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NewAlchemist (68.04)

I am reading The Big Short



May 10, 2013 – Comments (5)

I've been meaning to read this book for a long time and it's very good so far.  Michael Lewis is a great storyteller. In italics are some good quotes from the book on selected topics with my comments directly below.



His first assignment was in Manhattan, as a junior accountant, was to audit Salomon Brothers.  He was instantly struck by the opacity of an investment bank's books.  None of his fellow accountants was able to explain why the traders were doing what they were doing.  " I didn't know what I was doing," said Vinny.  "But the scary thing was, my managers didn't know anything either.  I asked these basic questions - like, Why do they own this mortgage bond?  Are they just betting on it, or is it part of some larger strategy?  I thought I needed to know.  It's really difficult to audit a company if you can't connect the dots"....He concluded that there was effectively no way for an accountant assigned to audit a giant Wall Street firm to figure out whether it was making money or losing money.

In my experience financial companies are the most difficult to analyize.  Look at Apple, how many iPhones did they sell, iPads, Macs, itunes etc.  For such a big company you can easily look at how many iWidgets they sold and do some forecasting.  Financials are a lot more complex and I very skeptical when somebody tells me what a financial is worth.


Home Equity

A home without equity is just a rental with debt.

When you borrow 100% to buy a house, you have 0% equity in the house, you don't own your home, the bank does.



They measured risk by volatility:  how much a stock or bond happened to have jumped around in the past few years.  Real risk is not volatility; real risk was stupid investment decisions.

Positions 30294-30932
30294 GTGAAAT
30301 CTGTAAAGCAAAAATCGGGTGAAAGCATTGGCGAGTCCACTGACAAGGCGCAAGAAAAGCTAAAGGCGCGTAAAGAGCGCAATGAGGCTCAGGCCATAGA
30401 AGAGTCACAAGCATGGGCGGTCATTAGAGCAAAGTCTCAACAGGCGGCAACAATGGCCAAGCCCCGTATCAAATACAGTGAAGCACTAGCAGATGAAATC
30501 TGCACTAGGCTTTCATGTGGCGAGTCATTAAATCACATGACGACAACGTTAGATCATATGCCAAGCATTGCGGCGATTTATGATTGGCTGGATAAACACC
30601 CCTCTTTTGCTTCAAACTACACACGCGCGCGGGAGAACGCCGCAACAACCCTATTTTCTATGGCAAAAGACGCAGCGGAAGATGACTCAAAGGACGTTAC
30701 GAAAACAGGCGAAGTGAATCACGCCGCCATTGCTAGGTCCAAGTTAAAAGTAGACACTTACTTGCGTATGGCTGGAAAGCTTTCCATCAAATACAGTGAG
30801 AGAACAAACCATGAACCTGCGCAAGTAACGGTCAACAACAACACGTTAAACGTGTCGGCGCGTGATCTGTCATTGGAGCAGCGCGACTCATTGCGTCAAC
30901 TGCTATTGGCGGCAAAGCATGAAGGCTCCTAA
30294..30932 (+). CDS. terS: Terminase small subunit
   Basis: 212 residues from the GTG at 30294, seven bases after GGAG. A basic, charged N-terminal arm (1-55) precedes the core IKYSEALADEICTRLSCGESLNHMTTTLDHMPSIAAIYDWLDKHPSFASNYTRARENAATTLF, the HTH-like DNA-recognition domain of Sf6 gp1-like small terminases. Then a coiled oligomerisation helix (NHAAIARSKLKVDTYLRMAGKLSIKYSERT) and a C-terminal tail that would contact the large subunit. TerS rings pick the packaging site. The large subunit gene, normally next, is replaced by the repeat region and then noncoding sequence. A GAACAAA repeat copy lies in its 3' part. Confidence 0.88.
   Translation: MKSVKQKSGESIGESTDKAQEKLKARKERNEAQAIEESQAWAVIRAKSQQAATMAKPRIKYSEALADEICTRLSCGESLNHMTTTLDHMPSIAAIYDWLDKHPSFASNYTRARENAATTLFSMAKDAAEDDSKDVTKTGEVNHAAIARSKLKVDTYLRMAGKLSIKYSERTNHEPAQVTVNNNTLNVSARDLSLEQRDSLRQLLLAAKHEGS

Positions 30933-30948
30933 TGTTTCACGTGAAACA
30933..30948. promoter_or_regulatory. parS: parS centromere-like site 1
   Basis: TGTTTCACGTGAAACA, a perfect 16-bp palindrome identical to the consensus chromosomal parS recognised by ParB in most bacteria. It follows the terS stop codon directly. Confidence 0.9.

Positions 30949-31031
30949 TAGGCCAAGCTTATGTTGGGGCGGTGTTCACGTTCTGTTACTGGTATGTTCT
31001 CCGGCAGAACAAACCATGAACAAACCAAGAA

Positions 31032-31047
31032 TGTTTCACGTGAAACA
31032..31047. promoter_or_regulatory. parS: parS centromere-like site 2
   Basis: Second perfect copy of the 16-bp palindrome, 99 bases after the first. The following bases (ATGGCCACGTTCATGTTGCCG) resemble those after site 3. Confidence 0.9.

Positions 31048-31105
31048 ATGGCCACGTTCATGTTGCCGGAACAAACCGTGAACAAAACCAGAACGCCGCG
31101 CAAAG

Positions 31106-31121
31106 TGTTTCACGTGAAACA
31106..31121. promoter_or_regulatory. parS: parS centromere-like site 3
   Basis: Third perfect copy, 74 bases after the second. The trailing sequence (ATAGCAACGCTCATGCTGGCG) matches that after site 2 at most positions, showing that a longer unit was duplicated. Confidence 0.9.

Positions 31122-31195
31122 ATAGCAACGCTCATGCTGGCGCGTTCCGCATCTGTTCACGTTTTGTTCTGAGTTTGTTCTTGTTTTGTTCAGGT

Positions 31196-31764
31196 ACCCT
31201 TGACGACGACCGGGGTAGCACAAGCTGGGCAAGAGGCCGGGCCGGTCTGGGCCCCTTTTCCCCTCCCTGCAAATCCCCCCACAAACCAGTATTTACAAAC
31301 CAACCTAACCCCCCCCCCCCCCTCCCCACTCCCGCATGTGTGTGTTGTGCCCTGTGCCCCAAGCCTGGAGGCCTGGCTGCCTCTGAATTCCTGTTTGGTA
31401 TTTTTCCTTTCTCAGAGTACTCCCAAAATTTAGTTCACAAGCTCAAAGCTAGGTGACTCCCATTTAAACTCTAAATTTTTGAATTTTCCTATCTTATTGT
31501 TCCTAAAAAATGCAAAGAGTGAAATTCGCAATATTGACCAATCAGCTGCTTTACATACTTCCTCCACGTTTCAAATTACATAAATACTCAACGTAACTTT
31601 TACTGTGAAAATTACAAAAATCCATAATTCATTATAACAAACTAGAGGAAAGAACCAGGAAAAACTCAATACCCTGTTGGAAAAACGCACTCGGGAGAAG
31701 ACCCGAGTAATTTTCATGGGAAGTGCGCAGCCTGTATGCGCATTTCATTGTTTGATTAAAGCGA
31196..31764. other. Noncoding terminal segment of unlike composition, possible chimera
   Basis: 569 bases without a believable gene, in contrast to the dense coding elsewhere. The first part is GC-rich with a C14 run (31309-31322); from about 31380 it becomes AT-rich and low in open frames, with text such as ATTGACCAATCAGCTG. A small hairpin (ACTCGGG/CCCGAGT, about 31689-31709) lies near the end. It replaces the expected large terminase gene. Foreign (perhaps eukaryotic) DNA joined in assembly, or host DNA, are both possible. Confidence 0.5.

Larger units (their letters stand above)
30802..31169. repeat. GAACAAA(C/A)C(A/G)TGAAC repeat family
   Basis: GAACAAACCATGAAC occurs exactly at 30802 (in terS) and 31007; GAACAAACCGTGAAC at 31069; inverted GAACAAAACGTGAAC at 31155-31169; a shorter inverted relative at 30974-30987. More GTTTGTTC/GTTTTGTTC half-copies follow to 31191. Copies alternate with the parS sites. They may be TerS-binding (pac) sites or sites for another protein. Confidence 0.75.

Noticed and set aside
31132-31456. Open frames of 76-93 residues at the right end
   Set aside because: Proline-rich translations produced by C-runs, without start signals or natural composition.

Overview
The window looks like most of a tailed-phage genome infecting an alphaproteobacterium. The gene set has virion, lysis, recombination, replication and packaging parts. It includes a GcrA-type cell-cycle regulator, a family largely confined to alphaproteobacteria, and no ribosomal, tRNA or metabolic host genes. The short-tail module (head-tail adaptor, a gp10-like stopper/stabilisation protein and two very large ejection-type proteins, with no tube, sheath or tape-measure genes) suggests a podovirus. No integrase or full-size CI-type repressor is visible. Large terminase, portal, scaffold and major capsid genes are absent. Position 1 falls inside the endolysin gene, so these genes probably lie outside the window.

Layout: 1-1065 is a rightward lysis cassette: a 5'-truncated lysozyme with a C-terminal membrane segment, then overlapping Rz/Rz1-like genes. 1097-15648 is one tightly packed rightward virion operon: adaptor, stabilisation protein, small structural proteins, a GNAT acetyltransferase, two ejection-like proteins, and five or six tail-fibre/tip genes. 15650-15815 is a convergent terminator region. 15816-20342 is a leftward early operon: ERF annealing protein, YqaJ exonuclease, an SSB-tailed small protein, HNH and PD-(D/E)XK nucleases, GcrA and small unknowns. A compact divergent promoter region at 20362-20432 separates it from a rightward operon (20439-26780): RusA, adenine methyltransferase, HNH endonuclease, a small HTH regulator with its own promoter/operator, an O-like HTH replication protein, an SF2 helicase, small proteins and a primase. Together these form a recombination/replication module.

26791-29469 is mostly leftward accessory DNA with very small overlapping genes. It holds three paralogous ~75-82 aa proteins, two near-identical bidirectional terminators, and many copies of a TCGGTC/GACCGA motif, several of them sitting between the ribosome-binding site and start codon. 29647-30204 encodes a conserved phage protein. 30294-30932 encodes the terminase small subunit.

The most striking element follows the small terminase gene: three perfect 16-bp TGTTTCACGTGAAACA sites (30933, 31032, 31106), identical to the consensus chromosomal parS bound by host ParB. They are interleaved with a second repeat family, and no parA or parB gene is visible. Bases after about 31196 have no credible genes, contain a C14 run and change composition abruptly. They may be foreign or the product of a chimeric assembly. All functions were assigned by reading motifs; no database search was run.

So true.  A lot of people measure risk in terms of price, which is fine, until price collapses. 


Warren Buffett

Burry did not think of investing could be reduced to a formula or learned from any one role model.  The more he studied Buffett, the less he thought Buffett could be copied; indeed, the lesson of Buffett was: To succeed in spectacular fashion you had to be spectacularly unusual.  "If you are going to be a great investor, you have to fit the style to who you are," Burry said.  "At one point I recognized that Warren Buffett, though he had every advantage in learning from Ben Graham, did not copy Ben Graham, but rather set out his own path, and ran money his own way, by his own rules... I also immediately internalized the idea that no school could teach someone how to be a great investor.  If it were true, it'd be the most popular school in the world, with an impossibly high tuition.  So it must not be true".

Warren Buffett is a really popular guy, especially around MF.  I absolutely think you can learn a lot from him but there is such a thing as over kill and there are other great investors.  Buffett said THIS, Buffett said THAT.  Lots of coverage of his favorite stocks, the Berkshire annual meeting, and his famous quotes.  The other day I had to laugh because somebody wrote an article, what would Buffett think about "fill in the blank" stock?    


5 Comments – Post Your Own

#1) On May 10, 2013 at 3:59 PM, Option1307 (30.71) wrote:

Great book, read it a few years back. I agree he is a really good story teller.

Good comments as well!